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I'm having trouble with a question from Armstrong's Groups and Symmetry on symmetric groups. To be more precise, it's Exercise 6.7:

Show that, if $n \ge 4$, every element of $S_n$ can be written as a product of two permutations of order 2.

If it helps, the exercise suggested to begin with cyclic permutations, but I'm still stuck.

It was already asked here, but the answer pointed to a link which is no longer working.

Thanks for the attention.

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    $\begingroup$ Hmm. I'm sure there's an algebraic proof of this but I'd like to see just a clever swapping one. I can do it for even-length cycles of length at least 4: e.g. (abcdef) = (ab)(cd)(ef) * (bc)(de), and I think for a simple transposition, you need something like (12) = (12)(34) * (34) hence $n\ge 4$. And of course for cycles of length 3: e.g. (abc) = (ab)(bc). Then for cycles of length 5, that was a bit trickier but (abcde) = (ab)(ce) * (be)(cd) seems to work. So with some cleaning, and remembering to put a single transposition into only one of the two elements used, I think this works. $\endgroup$ – Elizabeth S. Q. Goodman Apr 3 '17 at 19:55
  • $\begingroup$ Please fix the title and write "as a product of permutations", otherwise it does not make sense: for each $n>2$, there are elements of order different from 2 in $S_n$. $\endgroup$ – Alexander Konovalov Apr 3 '17 at 20:08
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    $\begingroup$ In the dihedral group of order $2n$ a rotation is a cycle of length $n$, and it can be written as the product of two reflections. $\endgroup$ – Derek Holt Apr 3 '17 at 20:18
  • $\begingroup$ Edited the title and linked the previous question with the broken link for reference. Thanks for the tip! $\endgroup$ – AspiringMathematician Apr 4 '17 at 0:29
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First of all it should be noted that if we prove the assertion for cycles only then we're done. Indeed if the permutation $p$ has cycle decomposistion $p = c_1c_2c_3\ldots c_n$ and each cycle $c_i = r_is_i$ with $r_i, s_i$ of order $2$ then $r_i$ and $s_i$ commute with $r_j$ and $s_j$ with $i \neq j$ since they act on different points (like the $c_i$ do). So we can write $p = r_1s_1r_2s_2 \ldots r_ns_n$.In a first step we can move $s_1$ to the end giving $p = r_1r_2s_2\ldots r_ns_1s_n$. In a second step we can move $s_2$ to behind $s_1$ giving $p = r_1r_2r_3s_3\ldots r_ns_1s_2s_n$. In a finite number of analoguous steps we end up with $p = r_1r_2\ldots r_ns_1s_2\ldots s_n$. where $r_1r_2\ldots r_n$ and $s_1\ldots s_n$ have order $2$.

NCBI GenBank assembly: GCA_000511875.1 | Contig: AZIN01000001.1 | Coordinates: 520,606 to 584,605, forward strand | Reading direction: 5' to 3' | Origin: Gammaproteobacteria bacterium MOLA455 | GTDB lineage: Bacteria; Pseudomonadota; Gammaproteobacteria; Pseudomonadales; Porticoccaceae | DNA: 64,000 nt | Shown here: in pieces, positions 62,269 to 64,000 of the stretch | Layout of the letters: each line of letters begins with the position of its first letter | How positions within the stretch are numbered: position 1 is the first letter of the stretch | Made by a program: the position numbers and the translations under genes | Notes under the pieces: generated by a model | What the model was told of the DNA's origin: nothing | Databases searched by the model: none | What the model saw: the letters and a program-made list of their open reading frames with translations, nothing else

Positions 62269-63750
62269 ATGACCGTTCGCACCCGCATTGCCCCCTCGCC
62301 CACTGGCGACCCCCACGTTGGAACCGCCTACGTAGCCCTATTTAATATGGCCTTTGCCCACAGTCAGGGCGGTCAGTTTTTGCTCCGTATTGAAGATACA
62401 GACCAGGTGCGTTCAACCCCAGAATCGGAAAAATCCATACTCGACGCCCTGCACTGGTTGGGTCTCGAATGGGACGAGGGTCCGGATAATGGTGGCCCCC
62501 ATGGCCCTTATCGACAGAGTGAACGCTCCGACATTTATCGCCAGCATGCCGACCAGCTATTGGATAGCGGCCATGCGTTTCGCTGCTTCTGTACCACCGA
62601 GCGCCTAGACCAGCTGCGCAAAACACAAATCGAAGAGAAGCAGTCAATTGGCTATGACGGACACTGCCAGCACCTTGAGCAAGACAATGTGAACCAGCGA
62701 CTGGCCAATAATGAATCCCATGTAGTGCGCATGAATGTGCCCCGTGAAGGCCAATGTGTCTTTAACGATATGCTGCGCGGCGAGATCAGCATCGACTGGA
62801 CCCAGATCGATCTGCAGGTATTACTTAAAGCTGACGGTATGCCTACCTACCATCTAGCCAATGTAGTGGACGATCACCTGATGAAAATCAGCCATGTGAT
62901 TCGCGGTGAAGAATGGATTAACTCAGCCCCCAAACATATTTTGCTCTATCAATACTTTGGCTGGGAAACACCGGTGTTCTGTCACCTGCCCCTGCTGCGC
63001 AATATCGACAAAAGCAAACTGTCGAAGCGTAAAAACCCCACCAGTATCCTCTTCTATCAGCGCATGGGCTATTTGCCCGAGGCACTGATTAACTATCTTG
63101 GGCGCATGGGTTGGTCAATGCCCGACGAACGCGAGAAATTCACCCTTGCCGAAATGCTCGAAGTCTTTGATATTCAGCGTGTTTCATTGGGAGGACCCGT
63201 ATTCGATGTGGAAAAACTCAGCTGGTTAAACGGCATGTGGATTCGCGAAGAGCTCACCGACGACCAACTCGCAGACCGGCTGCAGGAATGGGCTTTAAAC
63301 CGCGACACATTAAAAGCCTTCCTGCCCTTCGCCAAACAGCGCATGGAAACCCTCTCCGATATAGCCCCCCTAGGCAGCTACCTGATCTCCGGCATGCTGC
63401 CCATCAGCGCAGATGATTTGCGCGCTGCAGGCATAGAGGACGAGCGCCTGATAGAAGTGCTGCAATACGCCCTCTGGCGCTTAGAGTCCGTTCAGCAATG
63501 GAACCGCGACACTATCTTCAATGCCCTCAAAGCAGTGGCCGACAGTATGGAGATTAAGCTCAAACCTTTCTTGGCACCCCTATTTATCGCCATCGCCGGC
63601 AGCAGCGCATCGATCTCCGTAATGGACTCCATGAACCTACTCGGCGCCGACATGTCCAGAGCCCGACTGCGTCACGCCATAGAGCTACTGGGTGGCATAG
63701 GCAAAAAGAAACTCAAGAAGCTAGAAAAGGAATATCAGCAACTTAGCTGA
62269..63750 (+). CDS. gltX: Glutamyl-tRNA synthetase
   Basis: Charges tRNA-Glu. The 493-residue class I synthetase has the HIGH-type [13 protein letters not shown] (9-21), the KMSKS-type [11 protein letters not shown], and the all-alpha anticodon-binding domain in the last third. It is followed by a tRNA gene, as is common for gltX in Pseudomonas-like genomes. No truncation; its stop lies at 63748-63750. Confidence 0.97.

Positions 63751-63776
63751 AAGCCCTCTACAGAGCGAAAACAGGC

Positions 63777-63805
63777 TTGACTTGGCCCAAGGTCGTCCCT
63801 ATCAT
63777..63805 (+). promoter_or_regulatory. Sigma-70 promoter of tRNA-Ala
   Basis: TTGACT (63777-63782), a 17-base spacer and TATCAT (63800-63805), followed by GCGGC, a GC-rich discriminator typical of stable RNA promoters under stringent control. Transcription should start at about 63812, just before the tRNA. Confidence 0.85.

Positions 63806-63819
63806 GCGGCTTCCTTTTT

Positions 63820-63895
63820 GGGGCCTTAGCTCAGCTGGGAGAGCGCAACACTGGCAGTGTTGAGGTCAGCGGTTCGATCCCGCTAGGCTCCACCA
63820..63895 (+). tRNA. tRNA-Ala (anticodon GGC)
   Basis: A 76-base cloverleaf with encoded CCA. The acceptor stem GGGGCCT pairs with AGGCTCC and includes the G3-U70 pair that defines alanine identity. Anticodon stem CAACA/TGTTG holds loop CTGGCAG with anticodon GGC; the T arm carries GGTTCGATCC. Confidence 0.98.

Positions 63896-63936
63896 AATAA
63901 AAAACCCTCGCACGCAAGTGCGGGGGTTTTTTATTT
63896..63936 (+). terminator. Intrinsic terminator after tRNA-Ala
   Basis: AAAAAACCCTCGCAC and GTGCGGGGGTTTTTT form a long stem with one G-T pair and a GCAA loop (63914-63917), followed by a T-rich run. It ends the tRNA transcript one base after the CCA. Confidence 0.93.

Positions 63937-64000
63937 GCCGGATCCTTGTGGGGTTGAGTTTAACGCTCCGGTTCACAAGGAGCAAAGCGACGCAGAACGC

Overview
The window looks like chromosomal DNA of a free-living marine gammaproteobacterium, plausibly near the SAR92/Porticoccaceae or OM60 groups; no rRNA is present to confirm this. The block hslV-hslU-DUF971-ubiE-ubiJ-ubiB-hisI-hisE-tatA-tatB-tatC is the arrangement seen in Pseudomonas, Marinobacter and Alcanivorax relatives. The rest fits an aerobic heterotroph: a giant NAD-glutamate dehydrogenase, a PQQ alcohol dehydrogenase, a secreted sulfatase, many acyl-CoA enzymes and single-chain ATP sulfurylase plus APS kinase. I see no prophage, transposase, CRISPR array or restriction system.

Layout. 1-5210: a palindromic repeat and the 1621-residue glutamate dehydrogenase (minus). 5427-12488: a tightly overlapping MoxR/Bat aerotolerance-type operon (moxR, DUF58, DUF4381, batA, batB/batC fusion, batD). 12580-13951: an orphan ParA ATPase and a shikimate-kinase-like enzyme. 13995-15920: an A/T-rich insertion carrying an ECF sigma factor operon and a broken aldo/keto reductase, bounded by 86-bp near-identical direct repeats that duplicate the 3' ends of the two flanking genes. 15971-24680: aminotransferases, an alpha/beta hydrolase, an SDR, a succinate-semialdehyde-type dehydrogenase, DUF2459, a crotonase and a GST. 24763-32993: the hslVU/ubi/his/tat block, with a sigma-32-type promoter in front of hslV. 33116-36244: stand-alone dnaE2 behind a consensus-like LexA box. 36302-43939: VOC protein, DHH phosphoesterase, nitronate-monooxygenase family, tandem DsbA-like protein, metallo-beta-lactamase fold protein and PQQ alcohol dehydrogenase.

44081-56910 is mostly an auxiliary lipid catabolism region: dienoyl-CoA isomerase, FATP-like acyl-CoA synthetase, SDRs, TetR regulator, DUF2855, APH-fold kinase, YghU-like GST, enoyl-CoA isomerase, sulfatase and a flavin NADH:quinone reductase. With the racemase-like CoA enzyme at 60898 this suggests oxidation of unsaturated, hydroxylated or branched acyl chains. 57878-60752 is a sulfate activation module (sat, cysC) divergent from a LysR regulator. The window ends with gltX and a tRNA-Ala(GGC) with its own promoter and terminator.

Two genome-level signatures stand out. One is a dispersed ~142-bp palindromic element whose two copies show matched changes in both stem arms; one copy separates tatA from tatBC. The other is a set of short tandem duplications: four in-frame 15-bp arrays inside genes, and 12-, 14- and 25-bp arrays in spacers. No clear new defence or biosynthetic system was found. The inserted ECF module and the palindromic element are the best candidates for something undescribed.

Now let $p = (i_1, i_2, \ldots,i_n)$ be a cycle of length $n$. I will call a rotation a move that can be compared to the movement of an airplane propellor, e.g. for a tuple $[1,2,3,4,5]$ the rotation will be $[5,4,3,5,1]$ this rotation is realized by the permutation $r = (1,5)(2,4)$, leving the point $3$ fixed. Let $s$ be the rotation on the tuple with the first element discarded, in our examploe $[2,3,4,5]$ giving $[5,4,3,2]$ realized by the rotation $s = (2,5)(3,4)$. We can now realize visually that starting from a given point and applying a rotation $r$ and then a rotation $s$ then the points ends up with its successor. If necessary write the numbers on a strip of paper put a needle in the midpoint of the rotation, do $r$ replace the needle to the midpoint of the rotation $s$ and apply $s$ a convince yourself that you recovered the permutation as $p = rs$ with $r$ and $s$ of order $2$.

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  • $\begingroup$ Before accepting the answer, I'd like to ask for a clarification on how to generalize the latter paragraph for larger $n$. Am I right if I say that every permutation can be found by using rotations (and excluding the right elements from them), and then I can commute those rotations,so I use the first paragraph? $\endgroup$ – AspiringMathematician Apr 4 '17 at 0:46
  • $\begingroup$ If you give me an example I will gladly work it out for you. The rotations work for any cycle of length $n$.and combinations of them. $\endgroup$ – Marc Bogaerts Apr 4 '17 at 10:57

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